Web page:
VENEZUELA: Five minor rivers in central Venezuela overflowed due to severe rains, leaving at least 22 people dead and 52 missing, according to Venezuela’s vice president Delcy Rodriguez on Sunday.
Rodriguez said in a televised address that the rain on Saturday night damaged businesses and agriculture by sweeping massive tree trunks and debris from the mountains into the village of Tejerias, 40 miles (67 kilometers) southwest of Caracas.
In just eight hours, according to Rodriguez, a month’s worth of rain fell, and the pumps that run the community’s drinking water system were swept away by the floodwaters.
While military and rescue teams also combed the riverbanks for survivors, according to Rodriguez, the top objective was to find victims buried under mud and boulders throughout the town.
From a Tejerias street that was underwater, the vice president remarked, “We have lost boys and girls.”
In a tweet, President Nicolas Maduro said that the region had been declared a disaster area and that three days of mourning had been observed.
The streets of Tejerias, a community of approximately 73,000 people, were lined with boarded-up homes and covered in mud, rocks, and twisted tree branches.
Taxi driver Armando Escalona, 43, claimed that the flood waters unexpectedly caught him and his family off guard as they were attending an evangelical church service. He claimed that after briefly hugging his family, he was struck in the head by an unidentified object and went unconscious. He couldn’t find his family when he awoke.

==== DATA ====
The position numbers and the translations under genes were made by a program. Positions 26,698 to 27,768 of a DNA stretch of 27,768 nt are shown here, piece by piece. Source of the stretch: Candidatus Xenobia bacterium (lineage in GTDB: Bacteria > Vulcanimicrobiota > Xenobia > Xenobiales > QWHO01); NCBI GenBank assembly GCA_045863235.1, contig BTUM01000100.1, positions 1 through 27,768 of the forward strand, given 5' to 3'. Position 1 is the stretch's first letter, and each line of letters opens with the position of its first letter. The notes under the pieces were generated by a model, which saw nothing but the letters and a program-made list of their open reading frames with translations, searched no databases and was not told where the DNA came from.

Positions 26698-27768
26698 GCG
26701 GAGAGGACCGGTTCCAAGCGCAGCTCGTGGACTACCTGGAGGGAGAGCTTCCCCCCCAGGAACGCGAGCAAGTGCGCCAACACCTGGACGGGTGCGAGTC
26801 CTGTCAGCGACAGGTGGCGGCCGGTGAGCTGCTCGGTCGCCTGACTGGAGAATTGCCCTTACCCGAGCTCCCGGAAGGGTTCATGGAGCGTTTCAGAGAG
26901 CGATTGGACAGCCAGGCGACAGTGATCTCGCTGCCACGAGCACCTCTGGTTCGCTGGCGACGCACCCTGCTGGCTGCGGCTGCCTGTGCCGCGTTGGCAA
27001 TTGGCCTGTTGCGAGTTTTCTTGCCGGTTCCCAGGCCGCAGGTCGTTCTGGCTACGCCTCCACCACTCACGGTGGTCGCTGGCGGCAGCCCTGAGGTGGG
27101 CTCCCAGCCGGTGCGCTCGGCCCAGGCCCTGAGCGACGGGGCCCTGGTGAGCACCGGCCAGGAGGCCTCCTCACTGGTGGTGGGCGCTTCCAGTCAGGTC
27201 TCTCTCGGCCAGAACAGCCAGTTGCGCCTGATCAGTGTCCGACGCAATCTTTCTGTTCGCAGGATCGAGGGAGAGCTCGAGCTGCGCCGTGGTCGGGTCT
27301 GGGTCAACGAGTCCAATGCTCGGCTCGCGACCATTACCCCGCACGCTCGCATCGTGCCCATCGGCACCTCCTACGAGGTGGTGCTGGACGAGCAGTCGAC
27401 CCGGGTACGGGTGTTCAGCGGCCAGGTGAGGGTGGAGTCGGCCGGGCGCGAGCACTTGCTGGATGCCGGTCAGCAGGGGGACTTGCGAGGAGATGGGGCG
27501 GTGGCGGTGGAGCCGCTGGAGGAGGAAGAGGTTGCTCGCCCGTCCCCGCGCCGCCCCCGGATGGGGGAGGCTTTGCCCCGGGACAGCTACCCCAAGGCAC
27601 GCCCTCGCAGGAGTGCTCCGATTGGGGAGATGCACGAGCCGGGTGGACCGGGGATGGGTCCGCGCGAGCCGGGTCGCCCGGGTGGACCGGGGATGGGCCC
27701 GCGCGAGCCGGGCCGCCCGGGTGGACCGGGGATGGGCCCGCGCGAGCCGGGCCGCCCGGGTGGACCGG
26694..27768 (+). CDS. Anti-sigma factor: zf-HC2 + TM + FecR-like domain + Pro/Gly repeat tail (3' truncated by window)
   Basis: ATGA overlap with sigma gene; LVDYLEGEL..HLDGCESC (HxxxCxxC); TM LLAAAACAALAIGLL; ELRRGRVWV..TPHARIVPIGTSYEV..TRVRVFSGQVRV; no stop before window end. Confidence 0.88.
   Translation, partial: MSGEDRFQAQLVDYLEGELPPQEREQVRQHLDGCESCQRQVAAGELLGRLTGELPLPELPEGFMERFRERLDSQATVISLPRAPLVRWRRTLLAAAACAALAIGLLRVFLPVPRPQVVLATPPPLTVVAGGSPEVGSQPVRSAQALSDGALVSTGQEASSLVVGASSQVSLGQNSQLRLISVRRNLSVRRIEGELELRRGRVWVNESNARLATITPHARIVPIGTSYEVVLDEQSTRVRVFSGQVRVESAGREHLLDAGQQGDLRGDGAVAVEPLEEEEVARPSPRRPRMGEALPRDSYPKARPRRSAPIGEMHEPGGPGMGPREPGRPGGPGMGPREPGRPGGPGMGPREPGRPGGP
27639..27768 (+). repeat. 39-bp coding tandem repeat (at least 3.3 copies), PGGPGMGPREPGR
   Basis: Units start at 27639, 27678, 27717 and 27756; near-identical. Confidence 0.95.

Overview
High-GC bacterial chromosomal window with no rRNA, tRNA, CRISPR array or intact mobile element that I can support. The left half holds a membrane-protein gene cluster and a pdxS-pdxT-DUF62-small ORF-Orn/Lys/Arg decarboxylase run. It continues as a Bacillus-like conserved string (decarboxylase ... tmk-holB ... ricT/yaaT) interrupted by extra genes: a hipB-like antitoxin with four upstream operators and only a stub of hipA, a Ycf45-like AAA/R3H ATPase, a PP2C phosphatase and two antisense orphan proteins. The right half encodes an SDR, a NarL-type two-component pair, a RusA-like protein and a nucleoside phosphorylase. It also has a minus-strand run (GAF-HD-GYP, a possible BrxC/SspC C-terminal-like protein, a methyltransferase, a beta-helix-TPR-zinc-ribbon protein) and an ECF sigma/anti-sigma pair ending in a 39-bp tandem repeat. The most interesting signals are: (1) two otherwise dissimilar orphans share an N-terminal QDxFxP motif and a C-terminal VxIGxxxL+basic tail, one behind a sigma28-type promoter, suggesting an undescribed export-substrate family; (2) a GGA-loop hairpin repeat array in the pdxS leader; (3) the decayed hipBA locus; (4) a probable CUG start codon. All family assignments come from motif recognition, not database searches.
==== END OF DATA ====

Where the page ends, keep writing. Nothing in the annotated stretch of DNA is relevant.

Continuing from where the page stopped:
Authorities in charge of search and rescue claim that one of the flooded rivers, the El Pato, washed away several residences, businesses, and a butcher shop.
In a Sunday tweet, Carlos Perez, the country’s deputy minister for civil protection, stated that 1,000 rescuers were searching the region for victims.
The downpour also caused landslides in three other central states on Sunday morning, although no one was hurt.
The deaths bring the overall number of people murdered in recent weeks due to torrential rains brought on by the La Nina weather trend to at least 40. Landslides and flooding have occurred in Venezuela.